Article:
adrenergic

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ad·re·ner·gic

(ad-rĕ-ner'jik),
1. Relating to nerve cells or fibers of the autonomic nervous system that use norepinephrine as their neurotransmitter. Compare: cholinergic.
2. Relating to drugs that mimic the actions of the sympathetic nervous system.
[adren- + G. ergon, work]

adrenergic

(ăd′rə-nûr′jĭk)
adj.
1. Activated by or capable of releasing epinephrine or a similar substance, especially in the sympathetic nervous system: adrenergic receptors.
2. Having physiological effects similar to those of epinephrine: an adrenergic amine.

ad′re·ner′gi·cal·ly adv.

Adrenergic

adjective Referring to
(1) Neural activation by catecholamines—e.g., adrenaline/epinephrine, noradrenaline/norepinephrine, dopamine.
(2) Sympathetic nerve fibres that liberate catecholamines into a synapse.
noun Any agent with adrenergic-agonist activity.

adrenergic

adjective Referring to
1. Neural activation by catecholamines–eg, epinephrine, norepinephrine, dopamine. See Biogenic amines, Neurotransmitters, Sympathetic nervous system.
2. Sympathetic nerve fibers that liberate epinephrine or norepinephrine into a synapse noun Any agent with adrenergic–agonist activity.

ad·re·ner·gic

(ad'rĕ-nĕr'jik)
1. Relating to nerve cells or fibers of the autonomic nervous system that employ norepinephrine as their neurotransmitter.
Compare: cholinergic
2. Relating to drugs that mimic the actions of the sympathetic nervous system.
See: alpha (α)-adrenergic receptors, beta (β)-adrenergic receptors
[adren- + G. ergon, work]

adrenergic

Having effects similar to those of ADRENALINE. Drugs with adrenaline-like action are called adrenergic. A nerve which releases noradrenaline (a substance closely related to adrenaline) at its endings to pass on its impulses to other nerves, or to muscle fibres, is described as an adrenergic nerve.

adrenergic

(of nerve endings) secreting ADRENALINE and NORADRENALINE on the arrival of a NERVE IMPULSE. These substances then stimulate the effector nerve fibres in the SYMPATHETIC NERVOUS SYSTEM of many vertebrates in much the same way as ACETYLCHOLINE acts as a transmitter substance in CHOLINERGIC nerve fibres.

Adrenergic

Activated by adrenalin (norepinephrine), loosely applied to the sympathetic nervous system responses.

adrenergic 

1. Relating to a neuron that is activated or capable of releasing adrenaline (epinephrine).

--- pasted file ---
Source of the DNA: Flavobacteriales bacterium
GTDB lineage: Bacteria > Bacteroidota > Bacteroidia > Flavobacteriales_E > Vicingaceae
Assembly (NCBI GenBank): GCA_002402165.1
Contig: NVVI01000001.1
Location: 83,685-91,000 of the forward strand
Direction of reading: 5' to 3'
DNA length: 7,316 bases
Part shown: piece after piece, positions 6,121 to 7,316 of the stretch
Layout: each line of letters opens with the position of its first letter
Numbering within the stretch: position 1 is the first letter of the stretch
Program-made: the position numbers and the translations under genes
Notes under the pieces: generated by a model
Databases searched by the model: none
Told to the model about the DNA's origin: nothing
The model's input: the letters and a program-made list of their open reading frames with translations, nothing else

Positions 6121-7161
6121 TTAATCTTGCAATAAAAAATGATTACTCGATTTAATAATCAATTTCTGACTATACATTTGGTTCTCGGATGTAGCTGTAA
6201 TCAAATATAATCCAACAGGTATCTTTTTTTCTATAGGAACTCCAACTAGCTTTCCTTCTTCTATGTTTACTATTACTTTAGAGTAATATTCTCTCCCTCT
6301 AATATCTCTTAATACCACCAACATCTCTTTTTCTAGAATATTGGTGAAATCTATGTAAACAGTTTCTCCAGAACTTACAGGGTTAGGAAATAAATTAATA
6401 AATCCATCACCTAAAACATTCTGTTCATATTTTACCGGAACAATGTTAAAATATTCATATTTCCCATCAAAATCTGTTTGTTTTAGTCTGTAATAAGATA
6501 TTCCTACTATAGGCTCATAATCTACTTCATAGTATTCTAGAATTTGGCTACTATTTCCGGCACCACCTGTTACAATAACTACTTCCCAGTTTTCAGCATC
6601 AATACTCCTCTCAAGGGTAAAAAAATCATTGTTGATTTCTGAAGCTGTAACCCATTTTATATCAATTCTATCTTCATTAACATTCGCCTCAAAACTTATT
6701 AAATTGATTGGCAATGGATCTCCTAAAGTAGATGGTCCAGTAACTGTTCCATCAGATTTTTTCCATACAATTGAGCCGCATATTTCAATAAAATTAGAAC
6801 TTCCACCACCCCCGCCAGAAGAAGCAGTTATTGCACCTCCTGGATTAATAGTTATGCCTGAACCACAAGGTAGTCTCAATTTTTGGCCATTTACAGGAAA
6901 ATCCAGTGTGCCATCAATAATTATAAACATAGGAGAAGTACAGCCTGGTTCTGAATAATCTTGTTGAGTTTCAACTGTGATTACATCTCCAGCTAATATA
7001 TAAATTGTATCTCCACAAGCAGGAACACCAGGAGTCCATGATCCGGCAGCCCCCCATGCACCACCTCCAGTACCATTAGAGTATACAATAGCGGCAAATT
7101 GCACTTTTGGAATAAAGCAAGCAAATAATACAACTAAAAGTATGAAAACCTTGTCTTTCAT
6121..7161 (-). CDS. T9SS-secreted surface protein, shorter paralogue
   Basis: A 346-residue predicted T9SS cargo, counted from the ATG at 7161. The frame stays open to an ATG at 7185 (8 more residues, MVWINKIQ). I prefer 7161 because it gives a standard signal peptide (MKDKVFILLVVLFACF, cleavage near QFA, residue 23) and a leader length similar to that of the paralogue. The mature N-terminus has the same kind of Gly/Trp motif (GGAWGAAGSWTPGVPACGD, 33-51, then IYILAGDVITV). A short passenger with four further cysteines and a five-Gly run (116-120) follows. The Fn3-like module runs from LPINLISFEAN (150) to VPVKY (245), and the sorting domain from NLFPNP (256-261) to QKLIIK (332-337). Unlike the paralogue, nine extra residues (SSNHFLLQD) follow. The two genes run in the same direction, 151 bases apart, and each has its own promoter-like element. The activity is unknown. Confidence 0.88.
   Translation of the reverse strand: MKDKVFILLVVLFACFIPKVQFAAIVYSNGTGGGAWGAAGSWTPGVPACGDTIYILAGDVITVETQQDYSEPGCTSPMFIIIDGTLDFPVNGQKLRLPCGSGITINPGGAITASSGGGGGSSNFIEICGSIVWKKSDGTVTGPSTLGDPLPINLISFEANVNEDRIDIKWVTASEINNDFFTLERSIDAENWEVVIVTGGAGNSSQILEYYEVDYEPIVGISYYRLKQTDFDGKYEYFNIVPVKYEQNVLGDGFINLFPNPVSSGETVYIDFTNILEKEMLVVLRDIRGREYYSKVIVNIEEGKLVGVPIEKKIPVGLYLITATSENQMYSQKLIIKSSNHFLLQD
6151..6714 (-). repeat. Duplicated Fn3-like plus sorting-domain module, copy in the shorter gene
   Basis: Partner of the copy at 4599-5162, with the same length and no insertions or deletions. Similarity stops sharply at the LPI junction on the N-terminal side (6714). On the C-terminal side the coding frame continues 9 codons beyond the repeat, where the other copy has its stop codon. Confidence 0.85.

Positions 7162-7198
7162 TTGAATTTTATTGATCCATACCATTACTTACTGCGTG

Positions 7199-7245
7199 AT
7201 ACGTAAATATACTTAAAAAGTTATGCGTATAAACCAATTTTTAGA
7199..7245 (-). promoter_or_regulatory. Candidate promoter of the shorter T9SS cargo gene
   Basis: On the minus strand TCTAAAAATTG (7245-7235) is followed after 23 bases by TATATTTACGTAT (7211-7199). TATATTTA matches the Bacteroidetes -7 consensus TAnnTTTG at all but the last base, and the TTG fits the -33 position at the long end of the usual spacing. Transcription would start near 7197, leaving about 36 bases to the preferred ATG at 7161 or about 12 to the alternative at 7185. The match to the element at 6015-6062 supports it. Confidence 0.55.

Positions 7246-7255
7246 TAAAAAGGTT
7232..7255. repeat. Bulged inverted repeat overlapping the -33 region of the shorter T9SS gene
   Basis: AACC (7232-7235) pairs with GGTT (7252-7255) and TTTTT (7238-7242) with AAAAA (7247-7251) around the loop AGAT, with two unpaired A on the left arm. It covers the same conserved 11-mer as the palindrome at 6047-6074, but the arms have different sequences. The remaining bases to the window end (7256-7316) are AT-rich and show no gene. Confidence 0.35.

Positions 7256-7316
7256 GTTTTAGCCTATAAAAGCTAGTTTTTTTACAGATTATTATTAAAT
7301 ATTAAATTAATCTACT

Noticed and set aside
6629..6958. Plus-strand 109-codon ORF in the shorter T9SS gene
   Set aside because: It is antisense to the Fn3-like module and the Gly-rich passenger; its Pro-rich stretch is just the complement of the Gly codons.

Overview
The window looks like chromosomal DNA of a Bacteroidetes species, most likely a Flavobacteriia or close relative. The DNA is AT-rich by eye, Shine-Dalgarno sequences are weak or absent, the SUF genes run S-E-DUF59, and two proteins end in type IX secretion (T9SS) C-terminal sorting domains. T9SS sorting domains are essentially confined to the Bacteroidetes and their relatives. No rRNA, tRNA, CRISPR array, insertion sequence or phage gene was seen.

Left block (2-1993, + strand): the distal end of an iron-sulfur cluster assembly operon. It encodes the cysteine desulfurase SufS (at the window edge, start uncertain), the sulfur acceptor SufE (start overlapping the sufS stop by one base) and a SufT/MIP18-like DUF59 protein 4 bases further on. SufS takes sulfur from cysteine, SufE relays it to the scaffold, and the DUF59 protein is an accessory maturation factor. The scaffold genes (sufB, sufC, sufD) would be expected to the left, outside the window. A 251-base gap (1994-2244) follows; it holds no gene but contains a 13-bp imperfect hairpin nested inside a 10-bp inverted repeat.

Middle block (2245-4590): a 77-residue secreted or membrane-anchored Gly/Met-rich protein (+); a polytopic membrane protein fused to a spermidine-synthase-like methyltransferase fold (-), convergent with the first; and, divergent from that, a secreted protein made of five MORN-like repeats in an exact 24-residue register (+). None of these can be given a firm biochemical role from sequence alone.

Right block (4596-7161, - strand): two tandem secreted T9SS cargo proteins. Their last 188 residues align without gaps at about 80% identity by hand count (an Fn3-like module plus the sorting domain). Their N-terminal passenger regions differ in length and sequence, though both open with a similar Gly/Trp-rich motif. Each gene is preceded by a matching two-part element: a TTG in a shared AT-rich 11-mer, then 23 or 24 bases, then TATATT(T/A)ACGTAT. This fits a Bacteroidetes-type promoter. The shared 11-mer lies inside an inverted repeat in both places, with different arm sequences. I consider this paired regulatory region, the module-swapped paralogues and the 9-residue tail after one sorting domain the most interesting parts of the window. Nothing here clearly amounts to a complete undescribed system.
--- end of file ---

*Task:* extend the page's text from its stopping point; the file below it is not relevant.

2. Having an effect similar to adrenaline (epinephrine).
3. Relating to drugs that mimic the effects of the sympathetic nervous system (sympathomimetic drugs).

ad·re·ner·gic

(ad'rĕ-nĕr'jik)
1. Relating to nerve cells or fibers of the autonomic nervous system that use norepinephrine as their neurotransmitter.
2. Relating to drugs that mimic actions of the sympathetic nervous system.
[adren- + G. ergon, work]
References in periodicals archive ?
The [alpha]-2 adrenergic agonists can cause bradycardia, decreased cardiac output, sinoatrial blocks, first and second grade of atrio-ventricular block, atrio-ventricular dissociation, and marked sinus arrhythmias.
Animal studies support the concept that in humans prenatal exposure to continuous high doses of beta 2 adrenergic agonists can permanently dysregulate signaling from the beta 2 adrenergic receptor.
Combination Maintenance Inhaler: Anticholinergics with Short-Acting Beta-2 Adrenergic Agonists
As stated earlier, the two major advances in asthma treatment in the past 20 years, inhaled steroids and beta adrenergic agonists, are both prescription-only drugs.
Acalovschi I, Bodolea C et al [11] in their study on the effects of added alpha adrenergic agonists to spinal anaesthesia with Meperidine showed that the addition of clonidine prolonged the postoperative analgesia (P < 0.001), but was associated with an increased sedation score.
The anaesthetic and analgesic requirement get reduced to much extent by the use of alpha-2 adrenergic agonist dexmedetomidine as an adjuvant, because of its analgesic properties and augmentation of local anaesthetic effects as they cause hyperpolarisation of nerve tissues by alteration of transmembrane potential and ion conductance at locus coeruleus in the brain stem.
Most of the clinical studies about the intrathecal [[alpha].sub.2] adrenergic agonist are related to clonidine, acts as an analgesic, a sedative and as a sympatholytic with potent antinociceptive properties.
The complimentary action of local anaesthetics and [alpha]-2 adrenergic agonists accounts for their profound analgesic properties.
[alpha]-2 adrenergic agonists have both analgesic and sedative properties when used as an adjuvant in regional anaesthesia.
In addition to ipratropium, they include short-acting [[beta].sub.2] adrenergic agonists like albuterol, and two long-acting inhaled [[beta].sub.2] adrenergic agonists: salmeterol (Serevent) and formoterol (Foradil), which are taken twice a day.
Many clinical studies have been done on intrathecal [alpha]-2 adrenergic agonists are related to clonidine.